Skip to main content

Still learning about Peru

One of the ladies from the church helps us around the house.  For quite some time now she has been supposed to have her gall bladder removed, but has been putting the operation off.  She is finally going to do it, and the process has shown me that I still don't know everything about Peru.

When she went for her preoperative chest x-ray, they found her lungs to be "full of smoke."  She said that she saw the smoke and asked the doctor what it was, and he said it was from cooking with wood.  Like most Quechua, she cooks on an open wood fire at home.  And when I say open, I mean an unventilated fire inside the kitchen, which is enclosed.    In her case, she says that this is a problem in her other house, where the kitchen is a small shack.  In her normal house, the kitchen is large, (though enclosed) and she feels that this is no problem.
This is not her x-ray and I hope hers is not even close to this bad.  It just shows why she thinks the x-ray shows the smoke in her lungs. The x-ray is from "chronic obstructive pulmonary disease." Wikipedia. Wikipedia, 2011. Answers.com 13 May. 2011. http://www.answers.com/topic/chronic-obstructive-pulmonary-disease


I told her that breathing wood smoke is as bad as smoking.  Although she knew smoking was bad, she was sure that wood smoke was harmless because it is natural.  She was very upset when I told her that there was no pill to clean up the lungs.

It turns out that there is a high incidence of chronic obstructive pulmonary disease among rural women in all Latin American countries, for this same reason.  Although there are projects, even in Peru, for education in how to construct a better stove, the only time I have ever heard of it here a woman was telling me that there was a better stove that did not make your pots black, even though it used wood.  Looks like more education needs done!

Today I found out another thing.  She has the national health insurance, and so to have an operation she must have someone donate blood before her surgery is scheduled.  They told here it could be anyone.  

I knew that the people here are very reluctant to donate (they think that they will die, that the hospital will sell their blood, etc.), so I said that I would if no one from her family could.  I told her I was a little unsure that my blood, which is AB+, would be very useful here.  

Turns out I was right about that.  When I went today they would not even take my blood, because they said they would never need it.  I said that I might need blood sometime, and they said not to worry, since I was AB (universal recipient) they could give me just any blood, but mine would only be useful in an emergency and took my phone number just in case.  Then they told her to find another donor!

Okay, I guess I just always took for granted that they would have my blood type at the hospital, and that everyone knew breathing wood smoke is dangerous!  I guess the trick is not taking anything for granted!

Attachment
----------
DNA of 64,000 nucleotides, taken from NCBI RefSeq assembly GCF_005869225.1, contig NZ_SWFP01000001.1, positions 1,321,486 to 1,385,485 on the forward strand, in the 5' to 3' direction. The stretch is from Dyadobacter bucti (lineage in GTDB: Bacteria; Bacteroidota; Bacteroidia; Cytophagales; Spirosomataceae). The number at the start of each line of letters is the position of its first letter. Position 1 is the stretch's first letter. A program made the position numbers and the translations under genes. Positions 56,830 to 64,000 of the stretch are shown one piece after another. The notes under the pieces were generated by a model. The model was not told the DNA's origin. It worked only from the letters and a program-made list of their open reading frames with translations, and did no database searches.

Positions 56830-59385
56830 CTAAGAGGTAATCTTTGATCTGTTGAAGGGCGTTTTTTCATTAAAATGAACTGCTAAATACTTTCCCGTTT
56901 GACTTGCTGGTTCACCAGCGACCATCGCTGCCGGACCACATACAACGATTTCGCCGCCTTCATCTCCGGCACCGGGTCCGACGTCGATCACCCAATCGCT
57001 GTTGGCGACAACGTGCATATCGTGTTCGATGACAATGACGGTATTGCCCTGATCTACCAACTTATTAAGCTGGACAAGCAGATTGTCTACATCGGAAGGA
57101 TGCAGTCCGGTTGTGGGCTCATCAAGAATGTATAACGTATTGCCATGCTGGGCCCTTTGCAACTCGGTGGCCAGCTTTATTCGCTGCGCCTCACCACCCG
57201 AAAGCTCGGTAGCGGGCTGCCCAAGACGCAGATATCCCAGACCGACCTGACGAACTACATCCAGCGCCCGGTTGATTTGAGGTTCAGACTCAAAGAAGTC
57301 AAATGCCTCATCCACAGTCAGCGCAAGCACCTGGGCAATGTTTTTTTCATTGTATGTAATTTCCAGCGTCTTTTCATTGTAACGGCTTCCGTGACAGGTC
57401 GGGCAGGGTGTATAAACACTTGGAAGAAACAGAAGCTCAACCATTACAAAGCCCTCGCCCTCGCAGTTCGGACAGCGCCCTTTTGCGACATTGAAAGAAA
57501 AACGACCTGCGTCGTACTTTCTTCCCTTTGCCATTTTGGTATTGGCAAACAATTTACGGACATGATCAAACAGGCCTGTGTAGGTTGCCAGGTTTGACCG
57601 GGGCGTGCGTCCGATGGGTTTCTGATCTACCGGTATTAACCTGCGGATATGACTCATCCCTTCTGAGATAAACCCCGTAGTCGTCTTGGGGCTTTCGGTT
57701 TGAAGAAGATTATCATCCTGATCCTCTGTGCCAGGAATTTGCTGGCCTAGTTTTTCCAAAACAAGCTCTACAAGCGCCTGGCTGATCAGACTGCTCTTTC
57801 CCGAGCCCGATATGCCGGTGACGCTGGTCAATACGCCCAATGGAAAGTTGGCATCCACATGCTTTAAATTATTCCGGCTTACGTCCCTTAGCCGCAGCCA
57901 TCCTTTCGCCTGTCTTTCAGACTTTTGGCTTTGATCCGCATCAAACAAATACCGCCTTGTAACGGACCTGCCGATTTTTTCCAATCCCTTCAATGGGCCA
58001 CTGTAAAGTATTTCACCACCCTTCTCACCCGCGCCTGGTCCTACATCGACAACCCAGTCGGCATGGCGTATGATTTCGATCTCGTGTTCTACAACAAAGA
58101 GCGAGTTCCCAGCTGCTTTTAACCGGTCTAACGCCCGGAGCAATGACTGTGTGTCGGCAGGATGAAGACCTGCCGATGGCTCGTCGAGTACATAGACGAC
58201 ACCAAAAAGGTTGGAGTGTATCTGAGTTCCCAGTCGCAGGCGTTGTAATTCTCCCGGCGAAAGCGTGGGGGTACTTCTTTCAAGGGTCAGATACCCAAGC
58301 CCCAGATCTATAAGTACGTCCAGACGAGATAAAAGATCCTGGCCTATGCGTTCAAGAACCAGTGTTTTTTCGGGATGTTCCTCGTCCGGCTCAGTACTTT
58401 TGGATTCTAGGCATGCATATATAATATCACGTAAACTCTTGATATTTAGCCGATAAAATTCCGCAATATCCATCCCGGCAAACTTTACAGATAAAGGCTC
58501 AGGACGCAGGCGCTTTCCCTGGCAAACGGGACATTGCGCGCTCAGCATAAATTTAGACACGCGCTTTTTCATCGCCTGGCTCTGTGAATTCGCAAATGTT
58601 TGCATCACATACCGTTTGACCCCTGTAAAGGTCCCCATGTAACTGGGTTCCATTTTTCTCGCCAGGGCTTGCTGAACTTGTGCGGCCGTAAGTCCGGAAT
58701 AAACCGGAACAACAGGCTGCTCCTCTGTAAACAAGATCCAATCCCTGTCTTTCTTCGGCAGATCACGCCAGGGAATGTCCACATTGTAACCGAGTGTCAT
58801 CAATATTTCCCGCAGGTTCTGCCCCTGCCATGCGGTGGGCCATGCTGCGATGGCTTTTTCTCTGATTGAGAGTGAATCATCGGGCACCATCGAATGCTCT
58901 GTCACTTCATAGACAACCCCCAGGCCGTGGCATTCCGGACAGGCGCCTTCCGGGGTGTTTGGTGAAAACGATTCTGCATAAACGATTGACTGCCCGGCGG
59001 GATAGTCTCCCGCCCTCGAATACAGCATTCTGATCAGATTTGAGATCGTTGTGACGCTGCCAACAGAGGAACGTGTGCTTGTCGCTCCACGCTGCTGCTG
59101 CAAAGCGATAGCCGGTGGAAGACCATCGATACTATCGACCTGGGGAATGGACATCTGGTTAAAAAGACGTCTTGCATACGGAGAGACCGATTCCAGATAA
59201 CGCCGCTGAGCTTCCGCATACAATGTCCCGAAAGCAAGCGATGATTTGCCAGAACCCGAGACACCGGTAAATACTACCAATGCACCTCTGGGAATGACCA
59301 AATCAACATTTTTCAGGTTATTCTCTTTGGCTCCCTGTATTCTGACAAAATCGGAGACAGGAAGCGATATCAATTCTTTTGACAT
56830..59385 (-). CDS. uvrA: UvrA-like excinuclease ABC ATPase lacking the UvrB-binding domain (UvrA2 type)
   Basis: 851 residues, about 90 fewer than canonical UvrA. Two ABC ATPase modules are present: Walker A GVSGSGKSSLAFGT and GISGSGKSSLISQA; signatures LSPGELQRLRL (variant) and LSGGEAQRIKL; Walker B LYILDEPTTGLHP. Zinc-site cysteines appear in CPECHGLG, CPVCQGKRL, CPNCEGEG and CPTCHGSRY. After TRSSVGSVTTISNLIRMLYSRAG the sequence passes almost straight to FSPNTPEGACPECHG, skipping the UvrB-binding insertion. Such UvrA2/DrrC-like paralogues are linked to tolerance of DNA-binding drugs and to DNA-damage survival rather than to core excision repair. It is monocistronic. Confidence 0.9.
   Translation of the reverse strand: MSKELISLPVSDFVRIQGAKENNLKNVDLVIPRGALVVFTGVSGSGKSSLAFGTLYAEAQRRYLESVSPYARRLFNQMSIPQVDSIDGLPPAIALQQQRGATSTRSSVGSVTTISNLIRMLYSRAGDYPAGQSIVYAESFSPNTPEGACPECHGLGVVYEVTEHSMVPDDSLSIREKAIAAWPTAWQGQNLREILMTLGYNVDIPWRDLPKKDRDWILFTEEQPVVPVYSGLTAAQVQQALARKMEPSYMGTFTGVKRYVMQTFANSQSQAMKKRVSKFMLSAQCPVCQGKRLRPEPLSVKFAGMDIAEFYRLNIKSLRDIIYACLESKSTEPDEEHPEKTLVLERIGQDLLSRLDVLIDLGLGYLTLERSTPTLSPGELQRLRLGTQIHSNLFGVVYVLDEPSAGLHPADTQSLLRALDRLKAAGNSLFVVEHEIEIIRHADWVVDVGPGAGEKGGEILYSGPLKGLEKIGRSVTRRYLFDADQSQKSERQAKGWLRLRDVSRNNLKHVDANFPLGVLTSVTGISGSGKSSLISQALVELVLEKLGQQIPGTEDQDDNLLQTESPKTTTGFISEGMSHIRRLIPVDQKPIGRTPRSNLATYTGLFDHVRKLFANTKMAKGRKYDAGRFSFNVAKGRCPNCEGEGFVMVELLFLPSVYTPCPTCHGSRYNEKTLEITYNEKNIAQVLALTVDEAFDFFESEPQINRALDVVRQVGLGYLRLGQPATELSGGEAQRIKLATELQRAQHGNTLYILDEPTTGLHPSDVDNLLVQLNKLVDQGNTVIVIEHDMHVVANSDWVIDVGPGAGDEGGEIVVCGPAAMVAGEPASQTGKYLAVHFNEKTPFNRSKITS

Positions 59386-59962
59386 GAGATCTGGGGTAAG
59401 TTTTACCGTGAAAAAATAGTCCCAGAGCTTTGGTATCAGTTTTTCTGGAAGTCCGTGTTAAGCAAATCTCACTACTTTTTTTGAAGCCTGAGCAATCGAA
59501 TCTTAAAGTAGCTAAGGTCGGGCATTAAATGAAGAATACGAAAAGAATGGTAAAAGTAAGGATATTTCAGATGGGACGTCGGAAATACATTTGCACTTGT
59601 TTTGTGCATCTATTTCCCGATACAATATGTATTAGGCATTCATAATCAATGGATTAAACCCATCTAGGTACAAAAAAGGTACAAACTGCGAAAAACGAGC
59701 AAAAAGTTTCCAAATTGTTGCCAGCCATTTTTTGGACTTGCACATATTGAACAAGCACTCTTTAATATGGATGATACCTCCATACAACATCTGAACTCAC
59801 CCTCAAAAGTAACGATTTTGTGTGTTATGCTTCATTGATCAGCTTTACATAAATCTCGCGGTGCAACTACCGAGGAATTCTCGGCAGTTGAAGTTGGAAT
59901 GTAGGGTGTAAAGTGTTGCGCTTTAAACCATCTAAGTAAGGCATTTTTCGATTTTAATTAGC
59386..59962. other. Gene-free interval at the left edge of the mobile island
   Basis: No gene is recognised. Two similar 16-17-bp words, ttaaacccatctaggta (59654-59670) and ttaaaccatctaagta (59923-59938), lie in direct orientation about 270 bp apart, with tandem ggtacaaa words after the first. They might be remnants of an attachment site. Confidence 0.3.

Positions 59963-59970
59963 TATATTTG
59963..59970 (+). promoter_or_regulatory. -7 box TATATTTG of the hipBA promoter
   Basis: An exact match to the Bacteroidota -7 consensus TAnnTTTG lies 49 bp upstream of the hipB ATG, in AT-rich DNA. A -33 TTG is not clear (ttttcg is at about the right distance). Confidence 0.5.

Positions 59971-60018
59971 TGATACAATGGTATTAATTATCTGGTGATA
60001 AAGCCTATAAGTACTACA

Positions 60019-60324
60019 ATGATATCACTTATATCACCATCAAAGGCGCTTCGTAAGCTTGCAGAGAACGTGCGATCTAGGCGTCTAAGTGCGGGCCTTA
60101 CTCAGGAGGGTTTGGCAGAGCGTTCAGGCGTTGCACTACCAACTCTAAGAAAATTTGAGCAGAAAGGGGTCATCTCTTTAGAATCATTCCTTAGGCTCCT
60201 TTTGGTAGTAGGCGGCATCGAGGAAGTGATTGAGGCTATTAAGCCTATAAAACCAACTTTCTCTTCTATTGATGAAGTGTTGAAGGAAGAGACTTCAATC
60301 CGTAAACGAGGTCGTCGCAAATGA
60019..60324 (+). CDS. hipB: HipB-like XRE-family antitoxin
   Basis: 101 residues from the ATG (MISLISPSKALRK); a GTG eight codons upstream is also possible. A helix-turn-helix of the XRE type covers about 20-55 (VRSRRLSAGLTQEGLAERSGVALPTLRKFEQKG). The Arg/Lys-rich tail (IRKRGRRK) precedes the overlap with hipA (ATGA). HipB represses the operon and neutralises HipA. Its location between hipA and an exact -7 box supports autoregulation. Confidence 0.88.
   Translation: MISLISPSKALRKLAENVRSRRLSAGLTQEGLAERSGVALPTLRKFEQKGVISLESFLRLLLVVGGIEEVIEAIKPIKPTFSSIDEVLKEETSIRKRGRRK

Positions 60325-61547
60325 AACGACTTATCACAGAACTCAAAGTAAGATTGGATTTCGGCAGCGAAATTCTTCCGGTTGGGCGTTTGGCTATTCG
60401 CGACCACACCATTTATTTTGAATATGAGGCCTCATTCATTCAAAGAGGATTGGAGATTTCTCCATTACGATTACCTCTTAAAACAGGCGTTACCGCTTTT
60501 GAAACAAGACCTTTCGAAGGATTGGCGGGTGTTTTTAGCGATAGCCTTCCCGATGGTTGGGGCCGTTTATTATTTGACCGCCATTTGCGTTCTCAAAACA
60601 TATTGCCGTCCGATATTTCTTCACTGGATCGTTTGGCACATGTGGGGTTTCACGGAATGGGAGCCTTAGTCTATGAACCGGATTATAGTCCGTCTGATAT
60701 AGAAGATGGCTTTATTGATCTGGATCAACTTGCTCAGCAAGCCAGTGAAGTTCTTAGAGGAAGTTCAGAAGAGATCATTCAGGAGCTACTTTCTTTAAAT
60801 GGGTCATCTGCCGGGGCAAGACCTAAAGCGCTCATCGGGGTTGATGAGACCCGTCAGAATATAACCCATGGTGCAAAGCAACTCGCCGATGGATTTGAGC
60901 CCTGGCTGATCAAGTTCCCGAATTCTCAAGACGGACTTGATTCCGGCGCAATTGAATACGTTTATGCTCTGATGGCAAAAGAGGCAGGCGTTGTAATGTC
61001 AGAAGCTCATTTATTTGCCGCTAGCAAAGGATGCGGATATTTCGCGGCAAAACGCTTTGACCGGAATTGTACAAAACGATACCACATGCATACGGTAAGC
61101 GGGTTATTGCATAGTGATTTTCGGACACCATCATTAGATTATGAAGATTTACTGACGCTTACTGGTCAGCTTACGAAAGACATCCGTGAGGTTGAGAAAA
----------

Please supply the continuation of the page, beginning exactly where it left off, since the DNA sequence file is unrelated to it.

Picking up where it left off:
Please pray for the women who are endangering their health just by cooking, and for our upcoming trip to Chile. (More about that later.)  And just maybe...that I don´t need any blood from the hospital. :)


Popular posts from this blog

New Presentation Introducing Our Ministry and Peru

We designed this presentation for camp ministry, but it's also a good intro to the ministry and Peru for anybody.  It could be used in a missions moment as well, or possibly in Sunday School. You can  get it to play with speaker notes by clicking on the gear and selecting that.  If you want to use this and need any help please email us at missionarymike@gmail.com .

We also have presentations on the geography, transportation, and foods of Peru.  Let us know if you would like to use or see those!


Ministry in Peru continues while we are in the US

In March, while we were up in Iowa, the team in Peru was doing an evangelistic campaign and training pastors in evangelism. They were rained out one day but were given an hour on the radio to make up for it.  A ministry that heard the program is interested in providing radio transmitters if we will broadcast solid teaching for rural communities.

Frequently Asked Questions Part 1

We've been visiting lots of groups and answering lots of questions. Some questions are so popular that we thought you might have them too!

How did you become missionaries? Mike answered a call to missions in church as a teenager, but became alienated from a graceless church and wouldn't darken a church door until after Mike and Tammy's first child was born.  After they both started following Jesus, they became youth leaders, and then Mike felt a reactivation of the call to be a missionary.  Tammy's response: NO! If we do that we will never have matching furniture!
Their pastor advised Mike to not push this issue. If the desire was from God, then Tammy would feel it too.  Sometime later, she was reading a book about worldviews to review for the youth group. She realized that God had saved her from the futility and hopelessness that most people are experiencing, but that she was more concerned with having a nice middle class life than helping others experience that hope…